VEDANTAM: Give me an example of the kind of song where that's happened the last time to you.

NATALIE: Oh, my God.


NATALIE: "Tiny Dancer" by Elton John this morning.

VEDANTAM: Natalie imagines herself singing and playing the piano.

NATALIE: I'm a great musician in my head. I play every instrument. I can sing any song.


ELTON JOHN: (Singing) LA lady, seamstress for the band.

VEDANTAM: And there's something else.

NATALIE: This is so embarrassing, but I want somebody else to be watching me. Like, I'll kind of be performing it in my head in front of an audience.


JOHN: (Singing) You'll marry a music man.

NATALIE: In the audience, I see my parent. I'll think, OK, well, I want my best friend there, so then I'll focus on what my best friend would look like in the audience watching me do that.


JOHN: (Singing) Hold me closer, tiny dancer. Count the head lights on the highway. Lay me down in sheets of linen.

VEDANTAM: Of course, you wouldn't be able to spot Natalie the magnetic performer if you passed Natalie the driver on the highway.

NATALIE: No. If you looked at me, I would - it would - I would look completely normal - 10 and 2 on the steering wheel.

VEDANTAM: Another favorite song for her commute is a duet featuring Bradley Cooper and Lady Gaga.

NATALIE: (Singing) Are you tired of trying to fill that void, or do you need more? I'm falling.


LADY GAGA: (Singing) In all the good times, I find myself longing for change. And in the bad times, I fear myself. I'm off the deep end. Watch as I dive in.

NATALIE: I can't hit the notes that she's hitting right now.


LADY GAGA: (Singing) Crash through the surface, where they can't hurt us. We're far from the shallow now - in the shallow, shallow.

VEDANTAM: I asked Natalie what she thought these daydreams were doing for her.

NATALIE: It almost feels like it's filling a void that, you know, I haven't been able to fill ever since, you know, in high school - that was the closest I ever came to being a musician.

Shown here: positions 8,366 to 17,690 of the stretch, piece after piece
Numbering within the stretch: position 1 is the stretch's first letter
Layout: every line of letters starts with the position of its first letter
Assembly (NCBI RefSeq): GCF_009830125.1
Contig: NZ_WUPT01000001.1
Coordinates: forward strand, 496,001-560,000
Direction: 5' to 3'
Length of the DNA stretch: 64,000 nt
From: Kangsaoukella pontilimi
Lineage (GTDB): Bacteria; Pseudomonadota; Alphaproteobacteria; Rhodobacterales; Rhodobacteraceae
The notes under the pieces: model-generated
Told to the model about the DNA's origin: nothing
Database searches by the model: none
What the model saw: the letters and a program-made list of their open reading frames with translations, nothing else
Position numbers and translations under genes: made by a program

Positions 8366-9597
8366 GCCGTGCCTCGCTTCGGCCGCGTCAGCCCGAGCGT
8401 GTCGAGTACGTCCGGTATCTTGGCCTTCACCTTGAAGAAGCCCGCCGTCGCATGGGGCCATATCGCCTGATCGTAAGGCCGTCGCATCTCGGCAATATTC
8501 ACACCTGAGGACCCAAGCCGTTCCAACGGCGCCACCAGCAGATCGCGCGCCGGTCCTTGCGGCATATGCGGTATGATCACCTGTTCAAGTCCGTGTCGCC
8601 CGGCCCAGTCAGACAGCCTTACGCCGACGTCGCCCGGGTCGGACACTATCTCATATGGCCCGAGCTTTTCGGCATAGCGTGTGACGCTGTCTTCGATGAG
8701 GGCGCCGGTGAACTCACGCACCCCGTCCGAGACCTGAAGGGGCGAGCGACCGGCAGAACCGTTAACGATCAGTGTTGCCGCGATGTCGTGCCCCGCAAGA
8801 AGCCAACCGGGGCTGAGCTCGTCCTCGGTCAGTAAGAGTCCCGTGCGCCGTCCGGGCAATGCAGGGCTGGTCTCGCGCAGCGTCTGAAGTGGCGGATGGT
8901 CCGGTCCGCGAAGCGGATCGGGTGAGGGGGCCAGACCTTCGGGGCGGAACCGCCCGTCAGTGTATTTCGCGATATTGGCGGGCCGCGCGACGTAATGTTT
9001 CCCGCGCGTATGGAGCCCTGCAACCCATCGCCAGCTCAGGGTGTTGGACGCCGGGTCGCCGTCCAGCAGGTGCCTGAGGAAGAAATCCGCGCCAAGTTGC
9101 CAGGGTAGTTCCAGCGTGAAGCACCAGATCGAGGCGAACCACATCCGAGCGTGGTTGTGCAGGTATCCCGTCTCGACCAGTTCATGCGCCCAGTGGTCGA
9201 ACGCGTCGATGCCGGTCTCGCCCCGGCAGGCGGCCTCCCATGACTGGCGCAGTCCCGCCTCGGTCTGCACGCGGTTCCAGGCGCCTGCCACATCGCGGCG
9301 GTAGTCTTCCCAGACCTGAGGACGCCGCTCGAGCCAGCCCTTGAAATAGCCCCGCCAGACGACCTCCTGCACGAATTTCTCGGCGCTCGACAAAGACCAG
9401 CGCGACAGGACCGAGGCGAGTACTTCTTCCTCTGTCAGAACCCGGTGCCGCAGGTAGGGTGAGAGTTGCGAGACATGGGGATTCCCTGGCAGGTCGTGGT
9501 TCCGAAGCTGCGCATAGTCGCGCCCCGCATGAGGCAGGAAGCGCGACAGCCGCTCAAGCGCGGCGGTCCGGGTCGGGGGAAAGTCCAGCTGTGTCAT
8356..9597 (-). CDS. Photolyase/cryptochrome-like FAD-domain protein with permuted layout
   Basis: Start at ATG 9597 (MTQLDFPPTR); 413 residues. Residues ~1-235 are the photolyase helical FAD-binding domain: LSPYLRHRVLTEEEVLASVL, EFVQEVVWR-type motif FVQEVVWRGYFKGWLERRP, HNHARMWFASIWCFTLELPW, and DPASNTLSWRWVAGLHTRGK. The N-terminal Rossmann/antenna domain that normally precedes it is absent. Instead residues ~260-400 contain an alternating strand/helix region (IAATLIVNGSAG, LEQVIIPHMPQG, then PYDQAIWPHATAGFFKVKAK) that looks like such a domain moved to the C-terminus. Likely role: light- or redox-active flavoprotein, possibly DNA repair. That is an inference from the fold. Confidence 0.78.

VEDANTAM: Natalie's fiancee bought her a guitar after she told him her dream of being a performer. The instrument has mostly sat unused. The daydream versions - the ones on her phone - these versions are so much better. Watching or hearing someone else do things makes her feel good but only for a moment.

NATALIE: Yeah. Well, I mean, when you're watching them do it on TV, it just - it looks so easy, and nobody talks about how hard it is. And, you know, I think that's also why it makes people feel so bad about themselves because, you know, this person on TV, it's so easy for them. You know, why is it so hard for me to get these things done? You know, what's wrong with me?


VEDANTAM: Many of us have experienced what Natalie is feeling - a mix of emotions as we watch others perform difficult tasks with ease. We find it inspiring, and we find it deflating. Coming up - the quirk in our heads that makes watching others so compelling.


VEDANTAM: I'm Shankar Vedantam, and you're listening to HIDDEN BRAIN.


BOB ROSS: Hello, I'm Bob Ross. If this is your first time with us, let me extend a personal invitation for you to drag out your little paint brushes and some paints and paint along with us each show. Tell you what, let's get right to it. Let's start out...

VEDANTAM: If you happened to watch public television in the '80s and '90s, you may have come across the painter Bob Ross.


ROSS: And let that knife just float. Let it float right down the side of the mountain. Think about where light would strike.

VEDANTAM: With his gentle voice, kind eyes and halo of brown hair, he made you feel...


ROSS: Zoom - got to make those little noises or it doesn't work right.

VEDANTAM: ...That you could absolutely learn...


ROSS: There.

VEDANTAM: ...How to paint like a master.


ROSS: Just pull. See there, how easy that is, though? Take a little blue - a little tiny bit of blue.

VEDANTAM: Ed O'Brien knows why so many Americans fell in love with Bob Ross and why they felt, after watching him...


ROSS: Just let your imagination take you anywhere you want to go.

VEDANTAM: ...That they could be painters, too.

ED O'BRIEN: You could also hear in that clip just the warmth and encouragement. I'd really - you really are kind of inspired to jump right in and try yourself.

VEDANTAM: Ed is a behavioral scientist at The University of Chicago's Booth School of Business. Along with colleague Michael Kardas, he studies mental simulation - what we think a new experience will feel like.

O'BRIEN: One thing we find is that, you know, instructional videos, other videos you can pull up on YouTube, they teach you something. So they tell you objective details about that experience. But viewers come away thinking that those things have taught them everything, and that discrepancy is at the core of what we're interested in here.